I might need correcting on this point, but I think the term that most of the tradition has more or less accepted on this point is “impassibly suffered.” So, the point, I think, is a paradoxical one such that yes, indeed, Jesus really did suffer, while at the same time, God’s “impassibility” didn’t experience a change, but one could say that this is the nature of God to do such a thing. Of course there are versions that disagree with this (Moltmann, Altizer, and then from the atheist perspective, Agamben & Zizek).

Also, aren’t there different versions of the Akedah? I want to say that I learned somewhere that in one of the Jewish versions, Abraham actually does kill Isaac, but somehow he comes back to life or something? I forget. I wonder if that isn’t the “main” one in their tradition? I’m ignorant on this.

To add some brief input, it seems that God is spoken of in anthropomorphisms because it is always humans speaking of him–even in revelation. It is not as though it is no longer humans who are speaking of him when theology seeks to address the dynamics of the trinitarian relationship during the crucifixion event. To try to speak of the Father ‘during’ the crucifixion event in some way that is disjointed from the rest of our understanding of him would be incongruous with the mode and manner of revelation. That he has chosen to reveal himself in the crucifixion precisely because he is redeeming our humanity in that event would seem to indicate that the suffering that is proper to our nature is there communicated; the doctrine of God’s impassibility in relation to the crucifixion event seems to be a red herring of sorts, or at best a non sequitur. The revelation of redemption through incarnation-crucifixion-resurrection-ascension (the creedal movement of Jesus’ redemptive biography) is not the revelation of an impassive God, but of a deeply passionate and committed God.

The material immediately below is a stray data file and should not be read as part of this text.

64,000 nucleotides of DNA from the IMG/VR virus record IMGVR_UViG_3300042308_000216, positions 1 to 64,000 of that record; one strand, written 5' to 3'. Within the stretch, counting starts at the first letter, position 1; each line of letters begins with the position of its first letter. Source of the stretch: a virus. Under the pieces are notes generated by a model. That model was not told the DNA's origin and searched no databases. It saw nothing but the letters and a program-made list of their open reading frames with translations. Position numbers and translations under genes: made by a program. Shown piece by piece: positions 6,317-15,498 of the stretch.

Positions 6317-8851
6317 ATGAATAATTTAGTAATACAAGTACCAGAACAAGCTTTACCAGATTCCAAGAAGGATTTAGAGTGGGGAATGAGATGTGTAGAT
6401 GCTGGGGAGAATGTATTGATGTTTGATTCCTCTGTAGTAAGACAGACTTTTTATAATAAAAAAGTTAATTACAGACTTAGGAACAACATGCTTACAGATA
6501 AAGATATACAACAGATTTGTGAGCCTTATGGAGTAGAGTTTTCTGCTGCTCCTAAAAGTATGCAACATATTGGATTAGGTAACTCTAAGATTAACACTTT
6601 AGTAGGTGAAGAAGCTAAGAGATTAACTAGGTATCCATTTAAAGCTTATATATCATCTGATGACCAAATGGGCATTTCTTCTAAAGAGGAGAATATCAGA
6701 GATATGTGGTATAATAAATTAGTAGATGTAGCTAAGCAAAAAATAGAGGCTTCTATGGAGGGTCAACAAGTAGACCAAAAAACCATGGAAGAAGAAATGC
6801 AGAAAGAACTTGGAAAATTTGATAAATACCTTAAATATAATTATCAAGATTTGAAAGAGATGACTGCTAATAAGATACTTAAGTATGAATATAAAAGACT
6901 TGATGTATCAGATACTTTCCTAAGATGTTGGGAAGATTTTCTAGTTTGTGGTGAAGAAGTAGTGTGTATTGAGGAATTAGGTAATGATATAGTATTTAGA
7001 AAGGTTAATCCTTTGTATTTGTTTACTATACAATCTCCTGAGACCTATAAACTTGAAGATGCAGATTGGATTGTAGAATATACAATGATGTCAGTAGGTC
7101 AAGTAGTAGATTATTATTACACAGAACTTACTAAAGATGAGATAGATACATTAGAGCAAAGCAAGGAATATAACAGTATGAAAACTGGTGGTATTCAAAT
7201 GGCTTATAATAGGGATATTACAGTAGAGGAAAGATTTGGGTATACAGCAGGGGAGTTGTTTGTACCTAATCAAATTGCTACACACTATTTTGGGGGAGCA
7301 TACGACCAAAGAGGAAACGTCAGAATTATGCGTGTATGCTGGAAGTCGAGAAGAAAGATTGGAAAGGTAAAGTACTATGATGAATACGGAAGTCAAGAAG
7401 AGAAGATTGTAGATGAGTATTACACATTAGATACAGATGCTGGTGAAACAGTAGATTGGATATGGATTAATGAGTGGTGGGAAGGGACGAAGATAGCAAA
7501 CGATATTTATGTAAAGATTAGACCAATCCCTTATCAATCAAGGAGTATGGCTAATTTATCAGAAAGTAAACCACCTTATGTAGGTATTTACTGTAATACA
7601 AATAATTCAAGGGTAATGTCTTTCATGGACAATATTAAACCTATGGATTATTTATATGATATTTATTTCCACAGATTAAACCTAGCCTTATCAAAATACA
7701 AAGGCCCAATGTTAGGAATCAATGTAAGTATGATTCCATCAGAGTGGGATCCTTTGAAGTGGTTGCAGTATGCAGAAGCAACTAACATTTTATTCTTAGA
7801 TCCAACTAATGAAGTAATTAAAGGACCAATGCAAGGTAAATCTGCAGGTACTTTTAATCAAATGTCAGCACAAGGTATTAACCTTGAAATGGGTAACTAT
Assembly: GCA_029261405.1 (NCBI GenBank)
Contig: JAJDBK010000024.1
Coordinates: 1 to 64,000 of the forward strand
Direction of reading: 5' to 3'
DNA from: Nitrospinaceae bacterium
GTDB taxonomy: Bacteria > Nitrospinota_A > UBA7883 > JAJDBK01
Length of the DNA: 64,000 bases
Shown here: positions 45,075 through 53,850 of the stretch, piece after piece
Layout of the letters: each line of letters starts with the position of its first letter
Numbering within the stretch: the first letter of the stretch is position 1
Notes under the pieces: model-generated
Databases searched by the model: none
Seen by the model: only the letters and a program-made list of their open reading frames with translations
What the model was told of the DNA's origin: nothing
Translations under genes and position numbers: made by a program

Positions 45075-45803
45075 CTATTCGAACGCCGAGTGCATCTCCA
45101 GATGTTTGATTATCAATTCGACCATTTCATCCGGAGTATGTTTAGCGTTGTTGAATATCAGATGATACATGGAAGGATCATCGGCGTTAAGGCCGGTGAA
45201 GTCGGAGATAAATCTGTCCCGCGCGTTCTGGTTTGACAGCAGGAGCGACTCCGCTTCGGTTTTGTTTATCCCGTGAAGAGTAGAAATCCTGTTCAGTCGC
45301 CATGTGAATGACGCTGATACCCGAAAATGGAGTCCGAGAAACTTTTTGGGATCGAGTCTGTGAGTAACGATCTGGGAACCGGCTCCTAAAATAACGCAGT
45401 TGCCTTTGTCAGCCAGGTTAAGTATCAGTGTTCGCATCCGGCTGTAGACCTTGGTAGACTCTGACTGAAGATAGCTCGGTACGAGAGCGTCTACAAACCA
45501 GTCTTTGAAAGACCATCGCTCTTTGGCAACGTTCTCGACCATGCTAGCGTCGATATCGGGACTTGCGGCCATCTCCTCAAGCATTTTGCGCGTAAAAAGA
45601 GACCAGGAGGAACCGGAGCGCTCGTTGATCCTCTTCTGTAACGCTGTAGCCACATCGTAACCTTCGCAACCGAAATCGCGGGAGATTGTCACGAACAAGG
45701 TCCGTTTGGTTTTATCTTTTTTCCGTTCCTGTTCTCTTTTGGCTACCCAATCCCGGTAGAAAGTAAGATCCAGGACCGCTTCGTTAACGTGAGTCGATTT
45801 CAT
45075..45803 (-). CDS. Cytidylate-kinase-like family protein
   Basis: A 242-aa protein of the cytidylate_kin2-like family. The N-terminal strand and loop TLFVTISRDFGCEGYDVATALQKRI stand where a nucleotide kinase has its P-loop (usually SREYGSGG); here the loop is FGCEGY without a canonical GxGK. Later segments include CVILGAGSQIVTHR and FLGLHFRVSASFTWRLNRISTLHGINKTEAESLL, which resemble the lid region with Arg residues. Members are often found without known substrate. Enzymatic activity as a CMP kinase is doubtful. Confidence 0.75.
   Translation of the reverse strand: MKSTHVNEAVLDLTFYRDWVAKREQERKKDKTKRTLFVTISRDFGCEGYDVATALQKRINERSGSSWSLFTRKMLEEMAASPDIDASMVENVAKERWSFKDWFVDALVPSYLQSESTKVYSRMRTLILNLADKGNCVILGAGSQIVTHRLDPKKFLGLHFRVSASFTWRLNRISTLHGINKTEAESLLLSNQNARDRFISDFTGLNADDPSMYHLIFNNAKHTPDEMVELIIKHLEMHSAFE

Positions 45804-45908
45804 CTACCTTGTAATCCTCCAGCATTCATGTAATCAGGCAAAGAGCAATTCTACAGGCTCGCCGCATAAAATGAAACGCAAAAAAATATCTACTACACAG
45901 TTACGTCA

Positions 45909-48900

Thanks for indulging my digression from the centerpiece of this post. As always, I am interested in your thoughts on this line of thinking.


There’s nothing in my post that speaks against SK via Silentio writing as a poet, as F&T is no-doubt one of SK’s pseudonymous works—a work classified in the corpus as a whole as “aesthetic.” Nonetheless, I don’t buy the read of SK that presents the aesthetic works as part of his development into a religious writer. Rather, I seek both the pseudonymous works and those written under SK’s own name as religious through and through. SK himself in fact rejects this development thesis [Cf. The Point of View of My Work as an Author]. In all of SK’s works, he wants to challenge the reader to think through the implications of authentic religious existence (which for him means Christianity).

So when it comes to F&T, I take this to be a work primarily about faith, albeit from an outsider’s point of view (Silentio’s). I do agree that he has a version of Hegelianism in view as his “opponent”. Specifically, he wants to highlight the inadequacy of Hegel’s ethics to deal with Abraham’s faith as exhibited in his obedience to God’s call to sacrifice Isaac. (He has other “opponents” in view as well: the “Christendom” of the Danish Church of his day, philosophers who don’t take faith seriously but view it as something inadequate, something to be overcome etc.).